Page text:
Holy Turf war: Muslims and Christians clash on Britain's streets as religious ‘vigilantes’

Holy Turf war: Muslims and Christians clash on Britain's streets as religious ‘vigilantes’ from both sides threaten late-night drinkers and women in short skirts to ‘cleanse’ country  

 

  • Muslims and Christians 'tribes' patrol capital determined to push views
  • Muslim patrol supported by hate preacher Anjem Choudary
  • Christian patrol an offshoot of far-right group the English Defence League
  • Three members of Muslim patrol jailed in December last year

This is the moment Britain First, a Christian group determined to see off Islamic fundamentalism,. harasses an innocent Muslim family attending the Old Bailey for a case of their murdered son.

City of London police intervene to protect the family who cower in a doorway near the Central Criminal Court.

One man shouts that he knows which mosque the family attend and another accuses the police of protecting Islam.

The scenes are taken from London's Holy Turf War, a new documentary that shows on one side the Muslim patrol berating people who drink or dress provocatively in the streets while on the other is the Christian patrol, members of a new group Britain First, a political party and 'street defence organisation' that says it 'opposes and fights the many injustices that are routinely inflicted on the British people'.

The Muslim patrol is supported by the controversial Anjem Choudary who wants to see the introduction of sharia into Britain.

 

Three of its members were jailed on December 6, 2013. Jordan Horner, a 19-year old Islamic convert who calls himself Jamaal Uddin, pleaded guilty to two charges of assault and two charges of using threatening words and behaviour, was sentenced to 68 weeks’ imprisonment. Ricardo MacFarlane, 36, who pleaded not guilty, was sentenced to one year for affray and two years for using threatening words and behaviour.

A 23-year old, who cannot be named for legal reasons, pleaded guilty and received a six-month sentence for affray.

In the documentary Vice News reporter Alex Miller goes on patrol with the patrols and speaks to Choudary and Paul Golding, the leader of Britain First.

Choudary has been associated with a number of organisations that have been proscribed under terrorism laws.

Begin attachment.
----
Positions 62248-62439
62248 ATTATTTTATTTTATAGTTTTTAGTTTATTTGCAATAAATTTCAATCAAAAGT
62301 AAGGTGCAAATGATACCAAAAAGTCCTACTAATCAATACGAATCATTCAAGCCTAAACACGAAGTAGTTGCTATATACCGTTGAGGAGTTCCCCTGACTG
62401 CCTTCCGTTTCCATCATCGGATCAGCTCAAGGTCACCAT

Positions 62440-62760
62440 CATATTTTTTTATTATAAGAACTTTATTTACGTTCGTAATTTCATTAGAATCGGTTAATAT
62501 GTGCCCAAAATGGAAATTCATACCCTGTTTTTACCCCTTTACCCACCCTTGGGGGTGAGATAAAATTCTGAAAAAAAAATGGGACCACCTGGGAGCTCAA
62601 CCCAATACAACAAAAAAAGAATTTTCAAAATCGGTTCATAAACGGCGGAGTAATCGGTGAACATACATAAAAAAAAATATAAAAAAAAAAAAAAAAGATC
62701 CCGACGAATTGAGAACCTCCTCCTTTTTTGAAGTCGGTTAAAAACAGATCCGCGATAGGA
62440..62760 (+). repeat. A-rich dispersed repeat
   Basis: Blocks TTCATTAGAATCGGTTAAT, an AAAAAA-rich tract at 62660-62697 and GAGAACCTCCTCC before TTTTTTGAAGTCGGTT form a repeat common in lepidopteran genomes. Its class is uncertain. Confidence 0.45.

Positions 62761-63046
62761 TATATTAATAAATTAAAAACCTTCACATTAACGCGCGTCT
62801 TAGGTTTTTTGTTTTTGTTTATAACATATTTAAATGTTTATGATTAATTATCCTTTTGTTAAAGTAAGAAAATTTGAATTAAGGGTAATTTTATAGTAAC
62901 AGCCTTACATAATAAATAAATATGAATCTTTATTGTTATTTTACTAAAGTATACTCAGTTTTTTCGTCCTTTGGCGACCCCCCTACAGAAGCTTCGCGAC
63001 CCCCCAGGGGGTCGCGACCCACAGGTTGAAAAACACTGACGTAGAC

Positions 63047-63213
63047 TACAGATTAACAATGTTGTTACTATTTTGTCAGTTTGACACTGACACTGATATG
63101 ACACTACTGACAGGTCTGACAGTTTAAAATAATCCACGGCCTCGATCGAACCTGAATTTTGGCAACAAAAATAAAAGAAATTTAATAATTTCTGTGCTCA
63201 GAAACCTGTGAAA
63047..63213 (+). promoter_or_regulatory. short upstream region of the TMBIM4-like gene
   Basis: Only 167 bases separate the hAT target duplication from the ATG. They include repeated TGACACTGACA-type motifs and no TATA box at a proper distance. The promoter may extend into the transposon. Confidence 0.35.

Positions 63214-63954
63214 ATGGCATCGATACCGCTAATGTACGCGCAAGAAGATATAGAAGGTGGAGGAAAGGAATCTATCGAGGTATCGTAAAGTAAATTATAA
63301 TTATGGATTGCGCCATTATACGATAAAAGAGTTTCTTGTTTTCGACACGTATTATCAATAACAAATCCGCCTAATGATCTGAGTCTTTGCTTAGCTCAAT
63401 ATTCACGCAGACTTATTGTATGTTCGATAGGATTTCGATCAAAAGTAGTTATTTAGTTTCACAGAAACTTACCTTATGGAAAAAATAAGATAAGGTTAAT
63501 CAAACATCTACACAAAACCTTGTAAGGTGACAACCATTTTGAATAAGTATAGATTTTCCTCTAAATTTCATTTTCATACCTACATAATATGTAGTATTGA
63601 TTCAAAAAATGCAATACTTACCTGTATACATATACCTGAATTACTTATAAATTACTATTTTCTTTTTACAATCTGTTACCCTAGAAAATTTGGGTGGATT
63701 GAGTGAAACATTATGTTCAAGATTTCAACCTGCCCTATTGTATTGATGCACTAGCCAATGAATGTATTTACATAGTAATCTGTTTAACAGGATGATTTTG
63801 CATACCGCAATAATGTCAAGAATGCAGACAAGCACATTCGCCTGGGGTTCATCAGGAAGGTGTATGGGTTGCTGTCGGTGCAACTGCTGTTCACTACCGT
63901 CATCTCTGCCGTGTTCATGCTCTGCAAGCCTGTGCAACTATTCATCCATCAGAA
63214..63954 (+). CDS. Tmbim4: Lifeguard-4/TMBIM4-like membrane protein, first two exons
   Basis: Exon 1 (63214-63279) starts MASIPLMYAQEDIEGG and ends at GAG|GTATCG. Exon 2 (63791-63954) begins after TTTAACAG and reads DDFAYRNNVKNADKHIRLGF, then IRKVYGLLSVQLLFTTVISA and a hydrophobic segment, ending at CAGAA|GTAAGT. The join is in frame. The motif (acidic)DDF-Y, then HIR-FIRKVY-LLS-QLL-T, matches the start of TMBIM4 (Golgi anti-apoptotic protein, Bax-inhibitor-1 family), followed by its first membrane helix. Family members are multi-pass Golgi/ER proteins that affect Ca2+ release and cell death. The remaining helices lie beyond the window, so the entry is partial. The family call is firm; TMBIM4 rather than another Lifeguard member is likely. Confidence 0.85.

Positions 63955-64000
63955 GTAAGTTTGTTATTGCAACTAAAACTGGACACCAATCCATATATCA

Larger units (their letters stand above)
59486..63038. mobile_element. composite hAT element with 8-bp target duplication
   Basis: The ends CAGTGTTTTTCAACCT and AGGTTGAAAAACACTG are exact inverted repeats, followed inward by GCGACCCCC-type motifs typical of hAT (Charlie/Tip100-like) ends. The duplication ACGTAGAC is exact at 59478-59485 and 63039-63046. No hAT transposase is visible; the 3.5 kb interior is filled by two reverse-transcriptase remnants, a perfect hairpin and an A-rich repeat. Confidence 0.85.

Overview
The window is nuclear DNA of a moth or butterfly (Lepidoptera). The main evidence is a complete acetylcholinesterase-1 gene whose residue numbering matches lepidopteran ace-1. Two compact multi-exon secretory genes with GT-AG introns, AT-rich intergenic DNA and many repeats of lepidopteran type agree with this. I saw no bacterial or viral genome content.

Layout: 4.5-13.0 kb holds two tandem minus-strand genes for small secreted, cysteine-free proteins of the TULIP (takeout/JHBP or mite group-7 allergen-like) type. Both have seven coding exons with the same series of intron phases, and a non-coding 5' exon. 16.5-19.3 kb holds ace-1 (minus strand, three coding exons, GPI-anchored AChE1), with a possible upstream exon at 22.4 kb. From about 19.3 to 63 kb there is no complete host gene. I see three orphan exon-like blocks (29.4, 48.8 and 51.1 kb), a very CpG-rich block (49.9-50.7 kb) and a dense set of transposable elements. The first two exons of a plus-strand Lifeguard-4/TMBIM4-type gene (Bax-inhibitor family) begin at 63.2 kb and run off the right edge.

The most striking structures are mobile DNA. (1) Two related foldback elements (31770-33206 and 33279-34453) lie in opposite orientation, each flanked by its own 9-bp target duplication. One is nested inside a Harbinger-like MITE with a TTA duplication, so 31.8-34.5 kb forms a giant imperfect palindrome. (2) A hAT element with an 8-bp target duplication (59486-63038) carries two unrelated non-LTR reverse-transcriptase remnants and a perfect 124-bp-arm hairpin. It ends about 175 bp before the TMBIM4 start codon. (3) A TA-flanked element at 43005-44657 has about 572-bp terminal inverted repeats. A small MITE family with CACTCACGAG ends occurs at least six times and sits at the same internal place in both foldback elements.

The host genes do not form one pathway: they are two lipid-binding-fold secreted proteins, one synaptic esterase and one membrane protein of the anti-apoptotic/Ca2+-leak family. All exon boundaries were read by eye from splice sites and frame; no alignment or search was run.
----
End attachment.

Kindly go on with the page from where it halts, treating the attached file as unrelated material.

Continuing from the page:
He told Miller: ‘I think that there’s an inevitability that Muslims will be the majority one day in Britain and some form of sharia is coming.

‘Islam is not a religion of peace ... It is a religion of submission. We need to submit to the will of Allah.’

Britain First staged a protest outside the Old Bailey as Michael Adebolajo and Michael Adebowal, the killers of Lee Rigby, were sentenced for his murder.

Members of Britain First insist that the killers should be ‘taken to the nearest tree and hung (sic)’ and that in ‘ten years there’ll be a right-wing government and that will happen’.

They did themselves no favours, however, by harassing an innocent Muslim family who were there for another case.

The film crew accompanied Abdul Mahid, a key member of Choudary's entourage, as he embarked on one of his vigilante patrols of east London to police behaviour that does not comply with sharia.

Paul Golding, the leader of Britain First, says that his organisation is ‘doing the job the government refuse to do, which is clamp down on Muslim extremism’. He led a convoy down Brick Lane in an armour-plated ex-British Army Land Rover, distributing anti-Islamic materials to pedestrians.

Some people take the leaflets while others throw them on to the floor.

Miller finishes by saying that Choudary and Golding while representing extreme views need each other to survive.

Read more & see photos and videos: http://www.dailymail.co.uk/news/article-2613778/Holy-Turf-war-Muslims-Christians-clash-Britains-streets-religious-vigilantes-sides-threaten-late-night-drinkers-women-short-skirts-cleanse-country.html

 

Community Network

GuideStar" Atheist Nexus UN Commission for Human Rights Richard Dawkins Foundation UN High Commissioner for Refugees African Commission on Human and People's Rights
African Commission
on Human and
People's Rights